know the protocol, you can send all the data in 1 quick series of packets.
Yes, you do have to respond to packets in the form of ack. And the ack
must contain the sequence number of the packet being acked.
Post by Gabriel Sechan
This works best if on the same network (so you can look for acks) but does
work otherwise. Just send the data 10 times or so, the recipient will drop
the repeats it gets.
Yes, if you are spoofing an ip that will be routed back into your subnet
you can sniff and know all of the sequence numbers. I have done tcp
session hijacking by spoofing arp of the gateway on a switched network to
intercept all traffic and then inject funny comments into my coworkers IRC
sessions. :)
--
Tracy Reed http://www.ultraviolet.org
"Our products just aren't engineered for security." - Brian Valentine,
senior VP in charge of Microsoft's Windows development 5 Sept 2002
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Nick Bastin
2005-01-19 18:26:45 UTC
Permalink
Post by Tracy R Reed
Post by Gabriel Sechan
Only most versions of Windows :)
True. Windows 95/98 are poor. But 2000 etc are much better. And any unix
out there is nearly impossible. So it depends on what the target OS would
Oh, REALLY? Along with Win95/98, AIX and HP/UX have 100% attack
feasibility. The only unix with 0% attack feasibility out of the box is
OpenBSD 2.9, and most have a feasibility of greater than 10%.

On top of all of this, there are many other ways to munge the 'Received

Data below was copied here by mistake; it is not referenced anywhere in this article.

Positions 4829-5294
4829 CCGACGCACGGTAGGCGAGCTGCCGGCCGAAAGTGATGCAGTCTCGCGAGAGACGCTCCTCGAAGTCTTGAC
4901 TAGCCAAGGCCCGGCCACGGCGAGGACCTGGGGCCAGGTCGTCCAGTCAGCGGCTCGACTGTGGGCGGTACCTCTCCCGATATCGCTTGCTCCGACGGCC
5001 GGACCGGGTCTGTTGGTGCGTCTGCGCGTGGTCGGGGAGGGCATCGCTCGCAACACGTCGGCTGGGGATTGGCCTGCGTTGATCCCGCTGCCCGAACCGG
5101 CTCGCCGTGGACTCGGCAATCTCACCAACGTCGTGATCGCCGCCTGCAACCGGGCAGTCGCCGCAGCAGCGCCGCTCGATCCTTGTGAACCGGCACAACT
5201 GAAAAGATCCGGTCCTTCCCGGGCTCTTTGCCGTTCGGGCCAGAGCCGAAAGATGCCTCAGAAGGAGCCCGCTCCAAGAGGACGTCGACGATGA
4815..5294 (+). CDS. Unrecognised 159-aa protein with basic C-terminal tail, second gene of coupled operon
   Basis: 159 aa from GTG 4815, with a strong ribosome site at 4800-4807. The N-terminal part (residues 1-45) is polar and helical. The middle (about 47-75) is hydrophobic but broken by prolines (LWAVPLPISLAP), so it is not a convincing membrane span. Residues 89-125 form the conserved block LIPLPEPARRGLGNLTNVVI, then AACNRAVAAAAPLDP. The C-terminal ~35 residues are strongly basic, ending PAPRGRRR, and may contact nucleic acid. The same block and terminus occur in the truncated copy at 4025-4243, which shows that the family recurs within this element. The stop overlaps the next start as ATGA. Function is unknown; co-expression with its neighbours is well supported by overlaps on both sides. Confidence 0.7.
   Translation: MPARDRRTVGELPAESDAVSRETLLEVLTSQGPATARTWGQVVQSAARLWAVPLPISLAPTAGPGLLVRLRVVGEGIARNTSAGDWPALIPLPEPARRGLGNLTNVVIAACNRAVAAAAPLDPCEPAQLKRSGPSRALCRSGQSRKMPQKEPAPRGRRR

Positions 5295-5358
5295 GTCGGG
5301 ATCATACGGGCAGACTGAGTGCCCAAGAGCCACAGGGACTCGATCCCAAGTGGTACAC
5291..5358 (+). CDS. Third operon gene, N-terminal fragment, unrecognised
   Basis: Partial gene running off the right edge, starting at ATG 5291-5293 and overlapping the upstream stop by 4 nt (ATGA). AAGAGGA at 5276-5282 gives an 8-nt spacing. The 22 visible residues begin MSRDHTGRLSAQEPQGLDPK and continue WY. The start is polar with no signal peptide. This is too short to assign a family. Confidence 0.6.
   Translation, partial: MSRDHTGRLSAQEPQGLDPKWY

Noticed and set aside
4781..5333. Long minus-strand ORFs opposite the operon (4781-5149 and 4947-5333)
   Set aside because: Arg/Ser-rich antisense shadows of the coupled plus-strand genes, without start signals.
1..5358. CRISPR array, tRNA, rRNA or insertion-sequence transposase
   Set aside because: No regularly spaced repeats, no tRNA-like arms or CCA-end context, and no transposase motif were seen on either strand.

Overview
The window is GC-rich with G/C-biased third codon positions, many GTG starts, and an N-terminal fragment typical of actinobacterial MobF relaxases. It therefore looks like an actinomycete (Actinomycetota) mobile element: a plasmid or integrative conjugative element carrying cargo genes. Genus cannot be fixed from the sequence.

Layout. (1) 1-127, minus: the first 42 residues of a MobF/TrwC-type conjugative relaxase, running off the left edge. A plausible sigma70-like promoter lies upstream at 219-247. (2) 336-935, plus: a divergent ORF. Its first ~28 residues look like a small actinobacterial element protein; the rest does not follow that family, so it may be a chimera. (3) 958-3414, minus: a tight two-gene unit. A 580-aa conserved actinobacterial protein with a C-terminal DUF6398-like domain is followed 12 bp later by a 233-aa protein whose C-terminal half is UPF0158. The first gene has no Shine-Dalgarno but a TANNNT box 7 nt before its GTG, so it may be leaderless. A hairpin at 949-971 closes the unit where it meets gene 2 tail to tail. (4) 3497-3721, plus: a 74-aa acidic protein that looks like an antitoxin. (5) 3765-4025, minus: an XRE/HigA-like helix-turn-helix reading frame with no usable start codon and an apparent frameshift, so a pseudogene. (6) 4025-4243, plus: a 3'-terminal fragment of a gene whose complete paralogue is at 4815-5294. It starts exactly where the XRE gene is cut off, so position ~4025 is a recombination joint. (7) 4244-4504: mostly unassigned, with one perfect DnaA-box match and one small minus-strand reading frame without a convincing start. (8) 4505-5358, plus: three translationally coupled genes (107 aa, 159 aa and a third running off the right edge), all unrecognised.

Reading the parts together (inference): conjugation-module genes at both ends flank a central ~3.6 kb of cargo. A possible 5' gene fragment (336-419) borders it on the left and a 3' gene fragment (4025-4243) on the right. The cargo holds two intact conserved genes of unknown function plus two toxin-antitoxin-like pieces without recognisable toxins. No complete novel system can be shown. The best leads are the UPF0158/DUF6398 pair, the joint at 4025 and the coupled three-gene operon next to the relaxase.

By:' header, and I would never trust it's value in an email received by
someone else, and only marginally trust the value in email sent directly to me.

--
Nick
Kevin Partridge
2005-01-19 18:26:45 UTC
Permalink
What makes OpenBSD rate a 0% attack feasibility?

Kevin
Post by Nick Bastin
Post by Tracy R Reed
Post by Gabriel Sechan
Only most versions of Windows :)
True. Windows 95/98 are poor. But 2000 etc are much better. And any unix
out there is nearly impossible. So it depends on what the target OS would
Oh, REALLY? Along with Win95/98, AIX and HP/UX have 100% attack
feasibility. The only unix with 0% attack feasibility out of the box is
OpenBSD 2.9, and most have a feasibility of greater than 10%.
On top of all of this, there are many other ways to munge the 'Received
By:' header, and I would never trust it's value in an email received by
someone else, and only marginally trust the value in email sent directly to me.
--
Nick
--
http://www.kernel-panic.org
list archives http://www.ultraviolet.org
To unsubscribe, send a message to the address shown in the list-unsubscribe
header of this message.
Nick Bastin
2005-01-19 17:01:40 UTC
Permalink
Post by Tracy R Reed
Post by George Georgalis
Is there any way to spoof the source IP in a TCP/IP transaction? What
level of confidence can be had that SMTP mail truly was delivered from the
highest "Received: from" line in headers?
When you spoof an ip in a tcp connection the reply packets go to the
spoofed ip. But you need to see the reply packets so you know what
sequence number to use next. If the target OS uses guessable sequence
numbers you don't need this but nearly everyone uses relatively hard to
guess sequence numbers now. I think you can have pretty high confidence
that the highest Received: line is correct although be careful you don't
fall for a bogus Received: line inserted into the header by the malicious
sender. You will usually see a discontinuity in the chain if this happens.
First, many systems *still* have guessable sequence numbers, but that's not
even the point here. It's entirely possible to spoof the source IP